Social inequality and health in India
Widespread discrimination based on social rank in India takes a large toll on the health of the population. By shedding light on how caste is linked to open defecation, and how discrimination against young women is liked to poor maternal nutrition, r.i.c.e. research helps understand the impacts of social hierarchy on child and maternal health in India.
Caste and open defecation
Caste continues to define a person’s status and position in Indian society; it is also an important marker of economic and educational inequality. It is even related to a child’s height, a marker of her health and cognitive ability. Although caste hierarchy is neither linear nor fixed, there is consensus on which groups are at the bottom of this social hierarchy. People from “untouchable,” or dalit groups continue to face severe discrimination and social exclusion.
r.i.c.e.’s research on open defecation shows that ideas about purity and pollution, which are central to the caste system, help explain widespread open defecation in India. Many people see the sorts of simple, affordable latrines that are used to reduce open defecation and improve health in other countries as impure and polluting. Although in other parts of the world, people use simple pit latrines rather than defecate in the open, but people in rural India do not adopt these latrines in part because they feel intense disgust at the idea of emptying latrine pits. This disgust is related to the fact that the most socially excluded among dalit castes traditionally cleaned human feces. Thus, pit emptying, which is a normal activity in rural parts of other developing countries, and which makes latrine use affordable, presents deep challenges in India due to concepts of purity and pollution and caste and untouchability. For these reasons, reducing open defecation in rural India is a far more complex problem than is generally understood.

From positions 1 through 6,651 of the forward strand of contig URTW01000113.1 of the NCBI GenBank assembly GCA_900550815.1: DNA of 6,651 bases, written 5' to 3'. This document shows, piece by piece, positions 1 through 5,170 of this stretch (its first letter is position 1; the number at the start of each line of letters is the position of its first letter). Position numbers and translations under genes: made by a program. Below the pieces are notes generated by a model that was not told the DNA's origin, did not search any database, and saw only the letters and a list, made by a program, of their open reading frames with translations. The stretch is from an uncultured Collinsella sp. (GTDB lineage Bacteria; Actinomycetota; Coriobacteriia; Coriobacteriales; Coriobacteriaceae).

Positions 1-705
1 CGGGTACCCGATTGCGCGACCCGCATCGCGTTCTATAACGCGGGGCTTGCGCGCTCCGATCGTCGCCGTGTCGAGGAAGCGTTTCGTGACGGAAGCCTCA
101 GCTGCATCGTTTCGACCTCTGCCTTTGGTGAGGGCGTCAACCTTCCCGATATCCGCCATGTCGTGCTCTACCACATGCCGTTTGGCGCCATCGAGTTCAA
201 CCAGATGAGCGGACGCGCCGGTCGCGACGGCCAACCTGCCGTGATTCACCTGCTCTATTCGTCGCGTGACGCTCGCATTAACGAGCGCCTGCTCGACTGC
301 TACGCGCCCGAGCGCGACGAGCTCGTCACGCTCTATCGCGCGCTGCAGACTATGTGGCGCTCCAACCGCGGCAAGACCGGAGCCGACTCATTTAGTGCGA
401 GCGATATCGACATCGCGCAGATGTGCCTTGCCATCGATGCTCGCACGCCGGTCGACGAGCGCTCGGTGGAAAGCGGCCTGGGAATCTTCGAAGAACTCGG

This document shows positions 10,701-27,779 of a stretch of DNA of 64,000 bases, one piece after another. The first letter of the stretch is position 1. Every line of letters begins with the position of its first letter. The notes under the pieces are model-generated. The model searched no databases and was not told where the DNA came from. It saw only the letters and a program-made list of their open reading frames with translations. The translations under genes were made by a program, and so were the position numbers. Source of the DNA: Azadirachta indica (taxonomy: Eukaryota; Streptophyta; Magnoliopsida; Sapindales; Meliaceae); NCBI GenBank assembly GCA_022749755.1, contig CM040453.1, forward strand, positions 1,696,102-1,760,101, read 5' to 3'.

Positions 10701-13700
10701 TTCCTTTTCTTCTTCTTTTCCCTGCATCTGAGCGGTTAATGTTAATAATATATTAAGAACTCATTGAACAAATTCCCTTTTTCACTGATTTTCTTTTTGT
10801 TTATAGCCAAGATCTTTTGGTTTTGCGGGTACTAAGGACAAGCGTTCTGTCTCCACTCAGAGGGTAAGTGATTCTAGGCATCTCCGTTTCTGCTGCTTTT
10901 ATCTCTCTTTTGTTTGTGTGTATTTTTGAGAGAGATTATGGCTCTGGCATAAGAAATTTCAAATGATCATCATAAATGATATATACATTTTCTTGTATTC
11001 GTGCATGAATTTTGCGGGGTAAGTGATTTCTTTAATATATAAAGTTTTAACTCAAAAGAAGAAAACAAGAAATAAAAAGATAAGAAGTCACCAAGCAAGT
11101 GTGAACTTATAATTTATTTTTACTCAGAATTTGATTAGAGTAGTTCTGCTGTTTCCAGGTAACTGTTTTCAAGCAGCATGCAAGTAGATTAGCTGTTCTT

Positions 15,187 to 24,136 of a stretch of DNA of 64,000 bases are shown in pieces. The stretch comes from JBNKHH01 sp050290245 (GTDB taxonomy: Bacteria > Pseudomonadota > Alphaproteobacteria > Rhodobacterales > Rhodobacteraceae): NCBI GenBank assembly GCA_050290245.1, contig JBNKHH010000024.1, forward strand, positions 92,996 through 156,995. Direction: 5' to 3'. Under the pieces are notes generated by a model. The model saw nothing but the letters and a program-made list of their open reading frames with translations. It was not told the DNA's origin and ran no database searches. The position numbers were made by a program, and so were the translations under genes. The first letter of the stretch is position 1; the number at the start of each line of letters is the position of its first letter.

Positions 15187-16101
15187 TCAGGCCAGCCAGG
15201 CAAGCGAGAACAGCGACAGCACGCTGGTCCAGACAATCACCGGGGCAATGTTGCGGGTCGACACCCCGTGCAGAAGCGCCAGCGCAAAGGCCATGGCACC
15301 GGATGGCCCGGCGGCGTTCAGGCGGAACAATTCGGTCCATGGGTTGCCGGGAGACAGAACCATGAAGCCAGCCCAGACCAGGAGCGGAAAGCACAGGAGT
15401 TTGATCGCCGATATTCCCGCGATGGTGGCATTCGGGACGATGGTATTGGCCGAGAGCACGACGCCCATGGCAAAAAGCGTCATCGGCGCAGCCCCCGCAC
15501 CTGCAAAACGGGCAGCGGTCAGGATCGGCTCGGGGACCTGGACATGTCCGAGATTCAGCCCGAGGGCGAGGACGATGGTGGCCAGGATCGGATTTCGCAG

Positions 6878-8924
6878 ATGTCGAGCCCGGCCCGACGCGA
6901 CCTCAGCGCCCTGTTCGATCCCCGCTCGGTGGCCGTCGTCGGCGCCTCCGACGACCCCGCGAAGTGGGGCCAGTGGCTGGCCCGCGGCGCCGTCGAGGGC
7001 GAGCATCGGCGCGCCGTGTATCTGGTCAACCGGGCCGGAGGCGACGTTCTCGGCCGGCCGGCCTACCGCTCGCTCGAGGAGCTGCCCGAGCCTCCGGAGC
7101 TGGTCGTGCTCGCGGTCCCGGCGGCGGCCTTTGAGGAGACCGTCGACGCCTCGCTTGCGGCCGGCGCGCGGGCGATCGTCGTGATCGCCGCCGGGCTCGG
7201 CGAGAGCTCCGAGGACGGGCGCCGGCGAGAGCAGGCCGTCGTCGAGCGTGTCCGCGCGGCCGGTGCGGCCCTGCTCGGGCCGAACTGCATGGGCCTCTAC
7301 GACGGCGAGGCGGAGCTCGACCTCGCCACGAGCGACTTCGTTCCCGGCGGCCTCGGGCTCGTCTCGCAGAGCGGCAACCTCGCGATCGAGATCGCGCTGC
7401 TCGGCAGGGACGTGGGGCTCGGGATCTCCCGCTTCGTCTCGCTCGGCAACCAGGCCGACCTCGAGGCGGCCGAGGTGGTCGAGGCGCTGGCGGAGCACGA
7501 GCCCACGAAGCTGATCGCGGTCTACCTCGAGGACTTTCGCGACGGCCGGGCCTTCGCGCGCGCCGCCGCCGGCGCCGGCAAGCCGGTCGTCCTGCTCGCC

Gender, age and maternal health
Discrimination against women in India is severe – girls in India are less likely to survive infancy, less well educated, and less well taken care of than boys. The 2011 Indian census found that for every 1000 boys under 6 years old, there are just 914 girls. The sex-selective abortion and neglect of female children that lead to this skewed sex ratio are symptoms of a deep social problem that has consequences for the health of the whole population.
The social position of young women of child bearing age in India is related to the poor health of Indian children. Indian mothers are underweight, and gain too little weight during pregnancy. Part of this nutritional deficit is due to disease, but part of it is due to the stress they experience because of their lack of autonomy and low social rank, and the fact that in many households, they are expected to be self-sacrificing to the point of eating last, and eating little. When women are undernourished during pregnancy, their babies have lower birth weight, and grow up to be less healthy. Discrimination against young women has such an impact on infant health that r.i.c.e. researchers have even been able to document an effect of women’s status within households on child height, an important indicator of life-long health and wellbeing.
What is r.ic.e. doing now?
There are no easy policy solutions for these deep social problems. At the moment, we at r.i.c.e. are trying to educate policy makers and the public about how social inequality in India relates to poor health.